The Danish parliament has approved a controversial law allowing authorities to seize refugees’ cash and valuables, and delay them being reunited with their families.
Prime Minister Lars Lokke Rasmussen called the proposals the “most misunderstood bill in Denmark's history” in the wake of international criticism.
His minority government had been widely expected to win today’s vote with the backing of the opposition Social Democrats and anti-immigration Danish People's Party.
The United Nations warned the measures would “fuel fear and xenophobia” but Danish politicians claimed they were “about creating equality between migrants and Danes”.
Arriving asylum seekers will be allowed to keep up to 10,000 kroner (£1,000) in cash and valuables but anything above that will be seized to pay for their stay.
Denmark’s original proposals set the threshold at 3,000 kroner (£300) for cash and “tangible assets of considerable value” but it was increased in the wake of international criticism.
Authorities also exempted sentimental items like wedding rings after comparisons were made to the treatment of Jews by Nazi Germany during the Holocaust.
The current figure is in line with welfare rules for Danes, who must sell assets worth more than 10,000 kroner (£1,000) before they can receive state benefits.
A spokesperson for the Danish government confirmed that body and luggage searches will be carried out but said asylum seekers will “always be able to keep assets which are necessary to maintain a modest standard of living, e.g. watches and mobile phones”.
“Those people who can manage by themselves shouldn't have assistance from the state,” migration minister Inger Stoejberg said.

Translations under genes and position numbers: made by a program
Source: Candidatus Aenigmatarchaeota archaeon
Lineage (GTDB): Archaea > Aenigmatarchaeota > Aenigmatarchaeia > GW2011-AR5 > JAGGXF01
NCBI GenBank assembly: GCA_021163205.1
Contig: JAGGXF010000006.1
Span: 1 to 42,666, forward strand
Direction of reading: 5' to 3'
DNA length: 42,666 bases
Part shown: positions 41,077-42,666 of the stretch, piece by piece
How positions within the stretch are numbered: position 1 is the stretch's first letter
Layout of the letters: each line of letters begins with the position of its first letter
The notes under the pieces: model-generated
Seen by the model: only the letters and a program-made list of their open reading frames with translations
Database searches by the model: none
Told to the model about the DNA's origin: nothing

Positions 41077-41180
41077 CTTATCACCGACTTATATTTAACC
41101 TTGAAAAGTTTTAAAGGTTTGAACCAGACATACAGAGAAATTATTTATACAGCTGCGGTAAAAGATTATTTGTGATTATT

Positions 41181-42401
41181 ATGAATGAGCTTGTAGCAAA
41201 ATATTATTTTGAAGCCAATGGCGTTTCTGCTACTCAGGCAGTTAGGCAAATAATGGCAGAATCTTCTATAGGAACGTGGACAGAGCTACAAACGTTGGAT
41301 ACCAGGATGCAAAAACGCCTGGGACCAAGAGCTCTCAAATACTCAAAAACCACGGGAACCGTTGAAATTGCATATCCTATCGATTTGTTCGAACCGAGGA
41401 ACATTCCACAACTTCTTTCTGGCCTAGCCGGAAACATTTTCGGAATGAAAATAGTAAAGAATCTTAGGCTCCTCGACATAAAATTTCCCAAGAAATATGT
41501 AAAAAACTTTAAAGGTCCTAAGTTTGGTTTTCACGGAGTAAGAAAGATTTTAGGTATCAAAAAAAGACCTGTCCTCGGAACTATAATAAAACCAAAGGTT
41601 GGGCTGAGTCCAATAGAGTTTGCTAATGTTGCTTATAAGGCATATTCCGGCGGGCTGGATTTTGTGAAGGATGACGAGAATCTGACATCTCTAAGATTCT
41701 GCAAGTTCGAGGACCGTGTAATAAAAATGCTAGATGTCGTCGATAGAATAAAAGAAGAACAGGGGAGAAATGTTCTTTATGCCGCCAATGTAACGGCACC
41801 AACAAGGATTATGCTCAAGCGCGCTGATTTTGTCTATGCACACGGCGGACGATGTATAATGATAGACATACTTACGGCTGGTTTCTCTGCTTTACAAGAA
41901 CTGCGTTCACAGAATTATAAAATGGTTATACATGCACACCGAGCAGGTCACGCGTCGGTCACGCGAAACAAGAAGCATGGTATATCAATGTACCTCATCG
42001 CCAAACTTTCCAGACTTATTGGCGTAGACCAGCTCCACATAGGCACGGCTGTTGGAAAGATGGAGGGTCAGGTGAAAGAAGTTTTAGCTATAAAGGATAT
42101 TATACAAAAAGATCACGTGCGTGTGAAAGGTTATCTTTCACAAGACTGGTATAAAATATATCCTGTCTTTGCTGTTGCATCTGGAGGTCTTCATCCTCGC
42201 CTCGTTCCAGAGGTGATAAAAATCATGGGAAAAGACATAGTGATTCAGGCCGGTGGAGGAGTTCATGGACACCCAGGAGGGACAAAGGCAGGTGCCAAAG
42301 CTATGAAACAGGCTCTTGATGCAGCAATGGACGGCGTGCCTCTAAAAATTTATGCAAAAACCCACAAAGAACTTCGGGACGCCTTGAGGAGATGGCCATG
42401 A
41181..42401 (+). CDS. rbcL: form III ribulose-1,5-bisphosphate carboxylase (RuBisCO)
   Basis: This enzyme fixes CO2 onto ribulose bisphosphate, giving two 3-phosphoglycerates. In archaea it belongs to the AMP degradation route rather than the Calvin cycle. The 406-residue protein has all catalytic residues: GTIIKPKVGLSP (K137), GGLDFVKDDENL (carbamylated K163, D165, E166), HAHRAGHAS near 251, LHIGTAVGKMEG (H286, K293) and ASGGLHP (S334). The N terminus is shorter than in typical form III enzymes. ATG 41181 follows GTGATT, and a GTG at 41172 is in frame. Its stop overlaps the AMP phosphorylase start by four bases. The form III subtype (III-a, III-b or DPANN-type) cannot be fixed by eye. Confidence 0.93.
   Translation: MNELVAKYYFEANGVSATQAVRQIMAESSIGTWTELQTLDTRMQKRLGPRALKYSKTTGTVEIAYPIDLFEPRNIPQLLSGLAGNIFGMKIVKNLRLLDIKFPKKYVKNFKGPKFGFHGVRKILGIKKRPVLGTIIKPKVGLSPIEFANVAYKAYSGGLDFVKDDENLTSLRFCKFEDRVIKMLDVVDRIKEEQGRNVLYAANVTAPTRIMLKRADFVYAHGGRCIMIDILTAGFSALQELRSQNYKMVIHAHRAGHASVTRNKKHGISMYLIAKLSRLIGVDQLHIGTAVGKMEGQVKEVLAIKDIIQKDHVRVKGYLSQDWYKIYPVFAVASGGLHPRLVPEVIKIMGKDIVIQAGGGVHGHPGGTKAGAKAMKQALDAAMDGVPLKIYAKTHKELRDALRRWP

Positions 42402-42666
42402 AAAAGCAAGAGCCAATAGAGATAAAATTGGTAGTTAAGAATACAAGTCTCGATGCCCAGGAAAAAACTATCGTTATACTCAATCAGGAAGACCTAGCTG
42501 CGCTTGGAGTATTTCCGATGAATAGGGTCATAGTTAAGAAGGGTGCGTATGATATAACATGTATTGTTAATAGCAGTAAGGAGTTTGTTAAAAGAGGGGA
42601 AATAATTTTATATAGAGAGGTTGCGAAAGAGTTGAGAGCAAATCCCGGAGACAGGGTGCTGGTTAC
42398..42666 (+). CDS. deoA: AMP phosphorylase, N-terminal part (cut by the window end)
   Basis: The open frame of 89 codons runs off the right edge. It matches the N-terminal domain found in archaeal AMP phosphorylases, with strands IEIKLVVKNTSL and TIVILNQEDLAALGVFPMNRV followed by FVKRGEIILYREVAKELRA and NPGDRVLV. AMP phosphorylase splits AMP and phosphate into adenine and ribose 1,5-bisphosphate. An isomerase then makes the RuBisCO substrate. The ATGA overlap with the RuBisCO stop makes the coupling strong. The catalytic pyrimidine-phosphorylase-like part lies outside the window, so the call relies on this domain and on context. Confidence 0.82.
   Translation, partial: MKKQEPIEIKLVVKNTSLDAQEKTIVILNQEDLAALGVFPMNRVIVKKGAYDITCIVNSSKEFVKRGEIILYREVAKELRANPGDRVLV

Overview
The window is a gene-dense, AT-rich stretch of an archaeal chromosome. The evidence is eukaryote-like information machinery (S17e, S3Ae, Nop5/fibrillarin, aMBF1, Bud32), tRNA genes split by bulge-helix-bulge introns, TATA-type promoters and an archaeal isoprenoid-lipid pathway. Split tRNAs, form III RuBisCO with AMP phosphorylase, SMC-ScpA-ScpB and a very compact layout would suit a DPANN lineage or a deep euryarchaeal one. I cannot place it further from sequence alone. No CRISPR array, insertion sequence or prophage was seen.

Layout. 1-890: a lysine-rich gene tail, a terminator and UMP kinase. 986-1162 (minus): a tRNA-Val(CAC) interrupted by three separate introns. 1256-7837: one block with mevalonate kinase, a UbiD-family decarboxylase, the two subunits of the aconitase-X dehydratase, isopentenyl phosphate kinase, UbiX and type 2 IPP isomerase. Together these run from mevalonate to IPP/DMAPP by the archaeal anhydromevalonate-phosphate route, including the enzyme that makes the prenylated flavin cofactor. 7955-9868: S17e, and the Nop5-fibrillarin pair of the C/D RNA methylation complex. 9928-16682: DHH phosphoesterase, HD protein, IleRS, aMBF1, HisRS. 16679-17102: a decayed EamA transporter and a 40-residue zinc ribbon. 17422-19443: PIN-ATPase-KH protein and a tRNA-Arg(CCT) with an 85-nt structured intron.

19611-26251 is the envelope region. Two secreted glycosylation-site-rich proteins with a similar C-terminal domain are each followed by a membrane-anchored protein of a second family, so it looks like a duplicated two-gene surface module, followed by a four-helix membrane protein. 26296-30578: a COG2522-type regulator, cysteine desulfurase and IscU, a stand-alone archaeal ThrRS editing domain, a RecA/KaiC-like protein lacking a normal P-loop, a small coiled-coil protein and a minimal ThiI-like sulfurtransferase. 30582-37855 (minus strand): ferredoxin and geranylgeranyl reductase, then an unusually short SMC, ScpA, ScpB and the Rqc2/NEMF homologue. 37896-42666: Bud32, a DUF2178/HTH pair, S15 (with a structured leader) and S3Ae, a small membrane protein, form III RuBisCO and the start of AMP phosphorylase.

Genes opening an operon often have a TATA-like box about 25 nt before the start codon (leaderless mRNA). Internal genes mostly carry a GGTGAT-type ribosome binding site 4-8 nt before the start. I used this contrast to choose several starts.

But critics have accused Denmark of seeking to “send a message” to refugees as the country seeks to slow arrivals.
The country received 21,300 asylum applications last year, one of the highest rates per capita in the EU, and has introduced tougher border controls alongside neighbouring Sweden.
Tuesday’s bill includes several other measures regarding asylum seekers, including raising the waiting period before refugees can apply for their families to join them from one year to three.
The legislation also allows officials to consider “integration potential” in resettlement cases, cut temporary residence permits to two years and increase administrative fees.
Nils Muiznieks, the Council of Europe Commissioner for Human Rights, wrote to Denmark’s immigration minister to oppose the property seizures.
“I believe that such a measure could amount to an infringement of the human dignity of the persons concerned,” he said.
The family reunification delays have also been heavily criticised, with Denmark being accused of violating the European Convention on Human Rights.
Jonas Christoffersen, the director of the Danish Institute for Human Rights, told Al Jazeera: “The right of refugees to be reunited with their family is protected by numerous international conventions ratified by Denmark.
“We believe the government is overstepping international law by implementing this bill.”
Independent News Service